Colonial Pipeline on Wednesday said it has initiated the restart of its pipeline operations as the United States deals with gas shortages and rising fuel prices.
The initiation took place at approximately 5 p.m. Eastern Time, the Georgia-based company announced.
“Following this restart, it will take several days for the product delivery supply chain to return to normal. Some markets served by Colonial Pipeline may experience, or continue to experience, intermittent service interruptions during the start-up period. Colonial will move as much gasoline, diesel, and jet fuel as is safely possible and will continue to do so until markets return to normal,” it said.
Cyberattackers intruded on Colonial’s network last week, prompting the company to shut down certain parts of its system. That led to one of the nation’s major fuel pipelines, spanning some 5,500 miles from Texas to New Jersey, going offline.
The 2.5 million-barrel-a-day pipeline has never been shut down before.
Fears of gas shortages sparked widespread purchases of fuel. Distribution has been slower without the pipeline running as the United States deals with a dearth of fuel truck drivers. Nearly 70 percent of the 5,373 stations in North Carolina were out of gas on Wednesday afternoon, along with nearly half of the stations in Virginia, Georgia, and South Carolina, according to GasBuddy.
President Joe Biden told reporters in Washington that his administration has been “in very, very close contact with Colonial Pipeline” and predicted “we’ll be getting that under control,” referring to shortages and rising prices.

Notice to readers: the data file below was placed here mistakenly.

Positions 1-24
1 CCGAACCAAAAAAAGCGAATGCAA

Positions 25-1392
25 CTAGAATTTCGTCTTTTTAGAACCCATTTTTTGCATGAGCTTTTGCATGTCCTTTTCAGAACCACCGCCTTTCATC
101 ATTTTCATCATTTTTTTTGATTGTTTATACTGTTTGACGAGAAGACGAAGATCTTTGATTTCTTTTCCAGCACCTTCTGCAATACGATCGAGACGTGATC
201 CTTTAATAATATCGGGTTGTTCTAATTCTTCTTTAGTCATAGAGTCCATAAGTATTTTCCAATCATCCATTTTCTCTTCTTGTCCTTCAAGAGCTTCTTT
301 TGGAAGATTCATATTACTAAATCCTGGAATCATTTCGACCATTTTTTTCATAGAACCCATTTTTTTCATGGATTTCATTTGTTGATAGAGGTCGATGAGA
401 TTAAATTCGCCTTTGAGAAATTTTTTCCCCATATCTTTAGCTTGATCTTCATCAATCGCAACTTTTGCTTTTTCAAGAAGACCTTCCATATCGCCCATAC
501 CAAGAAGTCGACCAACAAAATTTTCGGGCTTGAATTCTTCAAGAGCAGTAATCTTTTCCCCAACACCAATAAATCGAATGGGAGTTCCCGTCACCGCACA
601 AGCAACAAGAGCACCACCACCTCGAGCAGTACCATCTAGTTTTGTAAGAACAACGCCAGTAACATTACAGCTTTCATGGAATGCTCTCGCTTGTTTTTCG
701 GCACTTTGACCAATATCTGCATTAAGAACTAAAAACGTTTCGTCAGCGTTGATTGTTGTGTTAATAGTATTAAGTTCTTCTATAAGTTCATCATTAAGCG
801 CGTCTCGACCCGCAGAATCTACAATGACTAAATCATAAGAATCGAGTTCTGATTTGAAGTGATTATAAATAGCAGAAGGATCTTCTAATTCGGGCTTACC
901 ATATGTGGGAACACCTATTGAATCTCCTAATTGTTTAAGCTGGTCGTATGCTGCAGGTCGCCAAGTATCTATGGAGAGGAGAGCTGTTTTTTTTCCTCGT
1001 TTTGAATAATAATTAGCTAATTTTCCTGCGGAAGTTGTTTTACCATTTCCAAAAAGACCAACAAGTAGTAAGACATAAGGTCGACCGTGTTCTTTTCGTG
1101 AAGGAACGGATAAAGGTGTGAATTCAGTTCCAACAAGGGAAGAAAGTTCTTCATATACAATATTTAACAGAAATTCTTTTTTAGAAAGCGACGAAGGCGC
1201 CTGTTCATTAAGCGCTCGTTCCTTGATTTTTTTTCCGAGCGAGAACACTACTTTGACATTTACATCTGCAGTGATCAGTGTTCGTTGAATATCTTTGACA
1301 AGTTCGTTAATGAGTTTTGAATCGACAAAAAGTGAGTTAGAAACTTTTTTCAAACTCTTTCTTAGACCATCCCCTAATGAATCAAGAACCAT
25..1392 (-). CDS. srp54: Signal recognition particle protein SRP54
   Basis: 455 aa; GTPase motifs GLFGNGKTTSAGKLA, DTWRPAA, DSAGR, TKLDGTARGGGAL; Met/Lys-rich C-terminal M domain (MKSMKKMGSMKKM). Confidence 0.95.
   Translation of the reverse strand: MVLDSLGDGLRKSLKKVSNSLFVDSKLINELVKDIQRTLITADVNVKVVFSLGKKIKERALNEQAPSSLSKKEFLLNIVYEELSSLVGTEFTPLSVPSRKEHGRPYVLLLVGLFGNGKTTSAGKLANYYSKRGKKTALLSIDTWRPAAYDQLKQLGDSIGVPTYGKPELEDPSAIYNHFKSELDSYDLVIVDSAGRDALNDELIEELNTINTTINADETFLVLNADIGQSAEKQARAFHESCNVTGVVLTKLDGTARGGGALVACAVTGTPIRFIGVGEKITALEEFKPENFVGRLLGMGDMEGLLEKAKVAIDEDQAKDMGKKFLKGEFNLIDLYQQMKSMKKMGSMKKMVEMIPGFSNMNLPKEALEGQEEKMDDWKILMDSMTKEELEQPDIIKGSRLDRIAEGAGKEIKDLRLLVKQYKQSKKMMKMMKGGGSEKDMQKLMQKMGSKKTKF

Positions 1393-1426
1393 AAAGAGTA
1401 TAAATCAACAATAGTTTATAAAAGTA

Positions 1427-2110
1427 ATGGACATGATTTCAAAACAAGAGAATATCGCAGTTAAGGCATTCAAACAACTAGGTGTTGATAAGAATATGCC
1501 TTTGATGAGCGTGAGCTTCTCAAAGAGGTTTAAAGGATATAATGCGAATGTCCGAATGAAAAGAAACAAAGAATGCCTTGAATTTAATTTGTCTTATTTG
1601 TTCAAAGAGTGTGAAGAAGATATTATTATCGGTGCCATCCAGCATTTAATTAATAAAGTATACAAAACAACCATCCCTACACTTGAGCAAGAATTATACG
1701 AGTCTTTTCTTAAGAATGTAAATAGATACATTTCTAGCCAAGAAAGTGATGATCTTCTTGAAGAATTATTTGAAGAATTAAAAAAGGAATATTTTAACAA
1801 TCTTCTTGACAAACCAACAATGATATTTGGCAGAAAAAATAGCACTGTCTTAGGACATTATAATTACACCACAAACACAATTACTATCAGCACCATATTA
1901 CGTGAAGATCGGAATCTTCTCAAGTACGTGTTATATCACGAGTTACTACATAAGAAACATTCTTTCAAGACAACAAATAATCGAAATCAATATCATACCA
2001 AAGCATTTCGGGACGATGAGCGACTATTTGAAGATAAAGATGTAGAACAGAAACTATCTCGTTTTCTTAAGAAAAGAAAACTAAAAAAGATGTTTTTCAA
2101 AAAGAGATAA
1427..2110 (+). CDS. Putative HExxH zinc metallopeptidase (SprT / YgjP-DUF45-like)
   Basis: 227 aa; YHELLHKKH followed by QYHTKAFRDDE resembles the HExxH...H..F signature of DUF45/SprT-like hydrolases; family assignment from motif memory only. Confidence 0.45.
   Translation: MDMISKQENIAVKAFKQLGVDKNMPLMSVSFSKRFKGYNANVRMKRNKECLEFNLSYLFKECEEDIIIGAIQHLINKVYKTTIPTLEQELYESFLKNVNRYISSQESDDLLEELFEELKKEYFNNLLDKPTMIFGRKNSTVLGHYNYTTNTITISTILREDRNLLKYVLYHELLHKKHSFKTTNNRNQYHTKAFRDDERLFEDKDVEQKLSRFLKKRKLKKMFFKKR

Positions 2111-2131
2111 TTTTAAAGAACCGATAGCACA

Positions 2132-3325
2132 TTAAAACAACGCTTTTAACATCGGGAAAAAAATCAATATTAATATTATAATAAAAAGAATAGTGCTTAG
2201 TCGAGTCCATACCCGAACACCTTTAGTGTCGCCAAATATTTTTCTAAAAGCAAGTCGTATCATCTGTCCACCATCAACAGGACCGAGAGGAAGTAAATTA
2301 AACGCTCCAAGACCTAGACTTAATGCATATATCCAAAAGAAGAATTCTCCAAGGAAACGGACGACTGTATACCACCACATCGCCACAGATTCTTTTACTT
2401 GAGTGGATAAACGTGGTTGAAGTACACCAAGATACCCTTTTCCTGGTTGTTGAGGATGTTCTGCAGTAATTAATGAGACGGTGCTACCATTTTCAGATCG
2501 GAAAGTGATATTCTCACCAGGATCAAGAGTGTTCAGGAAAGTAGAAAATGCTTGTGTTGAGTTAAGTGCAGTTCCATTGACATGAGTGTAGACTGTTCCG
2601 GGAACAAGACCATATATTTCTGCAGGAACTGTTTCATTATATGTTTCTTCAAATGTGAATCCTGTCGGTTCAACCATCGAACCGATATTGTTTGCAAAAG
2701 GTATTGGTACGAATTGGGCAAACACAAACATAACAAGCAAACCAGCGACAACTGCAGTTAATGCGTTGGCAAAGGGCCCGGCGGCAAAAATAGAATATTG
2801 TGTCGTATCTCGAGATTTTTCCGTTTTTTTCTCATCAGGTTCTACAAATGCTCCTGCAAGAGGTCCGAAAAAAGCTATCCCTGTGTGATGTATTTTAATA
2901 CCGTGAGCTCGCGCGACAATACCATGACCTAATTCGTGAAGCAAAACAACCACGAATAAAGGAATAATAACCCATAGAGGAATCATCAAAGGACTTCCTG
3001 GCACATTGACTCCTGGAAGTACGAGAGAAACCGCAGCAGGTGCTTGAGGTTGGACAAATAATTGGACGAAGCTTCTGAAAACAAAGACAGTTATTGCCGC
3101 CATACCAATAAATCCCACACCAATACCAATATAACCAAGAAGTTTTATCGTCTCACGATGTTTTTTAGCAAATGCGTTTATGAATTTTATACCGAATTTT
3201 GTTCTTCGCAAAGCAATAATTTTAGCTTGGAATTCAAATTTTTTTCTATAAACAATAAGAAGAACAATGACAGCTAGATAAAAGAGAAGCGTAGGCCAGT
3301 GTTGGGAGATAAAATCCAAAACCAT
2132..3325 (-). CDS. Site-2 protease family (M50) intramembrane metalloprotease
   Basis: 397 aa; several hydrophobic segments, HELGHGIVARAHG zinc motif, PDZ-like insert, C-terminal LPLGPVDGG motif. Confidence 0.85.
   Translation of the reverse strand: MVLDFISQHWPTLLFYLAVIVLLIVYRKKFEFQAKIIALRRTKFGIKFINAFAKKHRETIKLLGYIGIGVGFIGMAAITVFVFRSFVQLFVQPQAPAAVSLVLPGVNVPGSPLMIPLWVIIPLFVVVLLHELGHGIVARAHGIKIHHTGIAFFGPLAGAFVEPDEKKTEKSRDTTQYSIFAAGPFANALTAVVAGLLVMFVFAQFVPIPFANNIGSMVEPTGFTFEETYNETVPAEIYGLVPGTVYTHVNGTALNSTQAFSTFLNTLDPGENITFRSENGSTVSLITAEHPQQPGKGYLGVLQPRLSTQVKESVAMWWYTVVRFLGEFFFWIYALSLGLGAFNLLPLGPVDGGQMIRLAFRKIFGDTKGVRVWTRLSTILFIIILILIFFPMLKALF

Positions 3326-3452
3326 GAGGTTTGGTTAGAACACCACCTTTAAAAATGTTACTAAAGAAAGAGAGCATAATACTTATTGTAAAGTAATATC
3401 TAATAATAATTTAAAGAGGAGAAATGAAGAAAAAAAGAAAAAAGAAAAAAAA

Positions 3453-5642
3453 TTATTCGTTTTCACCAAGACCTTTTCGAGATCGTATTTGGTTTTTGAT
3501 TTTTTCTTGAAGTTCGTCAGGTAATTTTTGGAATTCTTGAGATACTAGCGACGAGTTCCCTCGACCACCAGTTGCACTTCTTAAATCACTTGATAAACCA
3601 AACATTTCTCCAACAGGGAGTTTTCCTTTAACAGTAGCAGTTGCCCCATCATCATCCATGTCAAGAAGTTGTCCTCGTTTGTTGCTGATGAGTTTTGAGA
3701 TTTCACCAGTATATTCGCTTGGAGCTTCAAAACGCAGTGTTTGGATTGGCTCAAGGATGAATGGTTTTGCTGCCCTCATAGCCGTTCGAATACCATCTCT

He noted that the federal government has waived some fuel transportation requirements and related rules, a step some states have taken as well.
“I think we have to make a greater investment in education as it relates to being able to train and graduate more people proficient in cybersecurity. And I’ve been saying for a long, long time now … I think that one of the most important things we have to do to reclaim our place as the leading innovator in the world is to have a better educated workforce,” he said.
Transportation Secretary Pete Buttigieg told reporters at a separate briefing that the administration will be doing “everything that we can to reduce the impact that some Americans could see at local gas stations in some areas until the pipeline is brought back online.”
Colonial thanked the White House “for their leadership and collaboration.”
The FBI has blamed DarkSide, a cybercriminal ring, for the cyberattack, which used ransomware software to steal information and demand payment in exchange for the release of the data. DarkSide later said on its website that its goal “is to make money, and not [create] problems for society.”